slow movement

Is this tea?

Bright eyes and alert mind - the sweet and nutritious Goji Berry 'tea'
Bright eyes and alert mind – the sweet and nutritious Goji Berry ‘tea’

The past week or so has been very challenging for me. I’ve been very busy preparing for teanamu’s first market stall in Covent Garden on 20 August (Thursday). Working out what the crowd at the market would like: the sweet pastries for the afternoon crowd, savouries for the lunch time crowd. Also going through in my mind all that could possibly occur at the stall – How am I going to boil water for tea if there is a power cut? How do I keep my savouries warm? Would the crowd like a bit of simple homemade pastry or are they daring enough to try my tea-inspired sweets? Do I need a banner? How about coordinated t-shirts and aprons? How do I perform a tea appreciation demonstration? The list of questions buzzing in my head is endless.

On top of that, I have been busily programming the teanamu e-shop in time for the market stall, preparing the tea packaging, printing tea information cards to go with the tea, and planning loads of activities around my tea appreciation workshops etc.

All these projects are wearing me out a little and perhaps explain why I feel under the weather. My mom, although very sympathetic, seems to think I can only blame myself and that I should relax and take a breather. When I said I can feel a tickling itch at the back of my throat, she advised me to quickly brew some chrysanthemun tea. When I then said I’m lacking energy, she told me to brew up some ginseng tea. And when I said my eyes feel tired from staring at the computer screen, she said, ‘Make some goji berry tea!’

The lovely floral aroma from the jasmine and chrysanthemum combined with the hint of citrus from the goji berry is very refreshing and invigorating.
The lovely floral aroma from the jasmine and chrysanthemum combined with the hint of citrus from the goji berry is very refreshing and invigorating.

So I’ve dutifully started this morning off with a lovely medley of chrysanthemum, jasmine and goji berry concoctions, placed right by me next to my laptop, and I feel a bit as if my mom is here with me instead of thousands of miles away!

I’m inspired now by this experience to put up a quick post about “non-teas” and proper tea terminology. Strictly speaking, any infusions that don’t contain leaves from the camellia sinensis tea plant can’t be considered tea. So your “rooibos tea” is not tea, your “mint tea” isn’t tea and your “camomile tea” certainly isn’t tea! In Chinese they all would be called 非茶之茶 (fei cha zhi cha or “non-tea” tea).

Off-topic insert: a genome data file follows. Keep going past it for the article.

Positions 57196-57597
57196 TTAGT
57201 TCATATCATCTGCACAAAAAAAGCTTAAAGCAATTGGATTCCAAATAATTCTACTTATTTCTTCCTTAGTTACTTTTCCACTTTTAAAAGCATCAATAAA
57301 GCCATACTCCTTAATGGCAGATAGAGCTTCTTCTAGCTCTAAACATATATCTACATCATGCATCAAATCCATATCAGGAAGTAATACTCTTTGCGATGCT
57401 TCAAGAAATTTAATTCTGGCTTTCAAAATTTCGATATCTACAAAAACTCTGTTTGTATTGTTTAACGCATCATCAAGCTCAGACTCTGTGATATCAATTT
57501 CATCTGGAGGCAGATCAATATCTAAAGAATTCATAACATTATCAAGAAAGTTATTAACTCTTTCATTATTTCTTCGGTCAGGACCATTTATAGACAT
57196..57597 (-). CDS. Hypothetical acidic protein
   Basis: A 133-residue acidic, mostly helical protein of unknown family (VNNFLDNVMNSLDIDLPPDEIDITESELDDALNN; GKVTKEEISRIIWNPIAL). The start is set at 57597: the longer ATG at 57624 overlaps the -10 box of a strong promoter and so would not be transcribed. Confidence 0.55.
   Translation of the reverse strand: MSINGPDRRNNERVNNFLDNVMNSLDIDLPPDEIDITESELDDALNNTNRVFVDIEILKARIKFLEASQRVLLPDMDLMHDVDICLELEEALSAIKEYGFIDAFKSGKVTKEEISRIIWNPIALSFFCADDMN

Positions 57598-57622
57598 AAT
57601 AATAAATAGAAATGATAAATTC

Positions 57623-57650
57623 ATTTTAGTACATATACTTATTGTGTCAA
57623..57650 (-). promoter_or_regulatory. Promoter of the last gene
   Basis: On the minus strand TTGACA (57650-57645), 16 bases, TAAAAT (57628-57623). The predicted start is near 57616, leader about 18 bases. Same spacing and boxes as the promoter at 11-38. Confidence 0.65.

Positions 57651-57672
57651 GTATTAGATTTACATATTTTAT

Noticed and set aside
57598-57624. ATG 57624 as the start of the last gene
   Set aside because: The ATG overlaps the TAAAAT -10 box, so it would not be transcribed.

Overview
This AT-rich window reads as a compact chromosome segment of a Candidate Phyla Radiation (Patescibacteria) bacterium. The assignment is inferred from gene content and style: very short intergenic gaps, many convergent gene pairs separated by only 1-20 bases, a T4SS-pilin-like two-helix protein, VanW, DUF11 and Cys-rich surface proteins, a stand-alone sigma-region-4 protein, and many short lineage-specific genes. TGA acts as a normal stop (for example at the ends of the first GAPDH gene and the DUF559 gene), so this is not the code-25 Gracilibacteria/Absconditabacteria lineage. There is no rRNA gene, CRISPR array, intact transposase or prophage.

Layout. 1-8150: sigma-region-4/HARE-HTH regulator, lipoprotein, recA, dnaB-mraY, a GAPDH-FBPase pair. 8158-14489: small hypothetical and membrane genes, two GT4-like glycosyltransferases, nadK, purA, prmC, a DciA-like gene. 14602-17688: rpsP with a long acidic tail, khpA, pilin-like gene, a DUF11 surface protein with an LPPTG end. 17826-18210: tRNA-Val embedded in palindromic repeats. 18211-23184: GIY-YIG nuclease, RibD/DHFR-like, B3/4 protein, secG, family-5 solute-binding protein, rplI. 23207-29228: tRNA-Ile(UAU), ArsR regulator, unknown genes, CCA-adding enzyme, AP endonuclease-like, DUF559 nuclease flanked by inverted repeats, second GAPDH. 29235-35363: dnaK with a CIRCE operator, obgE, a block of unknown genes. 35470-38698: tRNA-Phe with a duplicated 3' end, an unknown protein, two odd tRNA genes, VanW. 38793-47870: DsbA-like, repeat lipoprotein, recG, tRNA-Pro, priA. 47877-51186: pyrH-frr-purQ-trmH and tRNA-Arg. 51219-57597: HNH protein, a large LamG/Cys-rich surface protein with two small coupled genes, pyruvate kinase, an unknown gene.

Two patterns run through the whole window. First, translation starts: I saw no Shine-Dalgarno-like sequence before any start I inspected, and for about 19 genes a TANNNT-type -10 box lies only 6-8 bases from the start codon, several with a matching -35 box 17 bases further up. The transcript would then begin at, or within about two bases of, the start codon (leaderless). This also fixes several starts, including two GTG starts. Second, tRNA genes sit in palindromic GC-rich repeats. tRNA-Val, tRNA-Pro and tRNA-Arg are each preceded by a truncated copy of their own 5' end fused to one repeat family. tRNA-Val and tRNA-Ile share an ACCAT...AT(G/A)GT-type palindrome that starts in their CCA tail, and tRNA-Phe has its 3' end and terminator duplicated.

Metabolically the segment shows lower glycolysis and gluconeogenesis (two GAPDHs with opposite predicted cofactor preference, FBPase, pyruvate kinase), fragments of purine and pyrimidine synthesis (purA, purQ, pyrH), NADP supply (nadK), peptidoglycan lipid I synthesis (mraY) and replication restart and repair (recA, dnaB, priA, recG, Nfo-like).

Diverting from the issue of “non-teas” for a moment, jasmine tea is a fascinating case. A real, scented jasmine tea must have been scented during the manufacture of the tea with fresh jasmine flowers, rather than merely having jasmine flowers, essence or oil added after the tea is ‘finished’, i.e. all the normal tea making processes completed. Many cheap jasmine teas are in the latter category; you’ll probably recognize them by the small, dark brown to black, tea fragments, including stalks and stems, and the very heady aroma of chemicaly processed jasmine.

The sweet Rose and Honey Date 'tea' helps with digestion.
The sweet Rose and Honey Date ‘tea’ helps with digestion.

I am not one to disparage “non-teas”, for these infusions have had a long history of use in the Chinese culture. I, for one, was brought up with all sorts of interesting infusions and concoctions, which I now understand have absolutely legitimate uses (even if pedantic tea masters get their knickers in a twist when the word “tea” is wrongly bandied about!) Jasmine is known to soothe and relieve an anxious mind, aid digestion and support respiratory ease. Goji berries are known to have excellent restorative properties, improving eyesight, liver function and many effects of ageing. for the eyes (and anti-aging!) and liver. Like jasmine, chrysanthemun has detoxifying properties, and calms and soothes the tired mind.

One must be a little bit careful about consuming these substances. Chrysanthemum, for example, is very yin in nature and therefore unsuitable for women during periods or pregnancy. It is also not appropriate for people with a weak stomach. Jasmine flowers, likewise, are not suitable for consumption during pregnancy.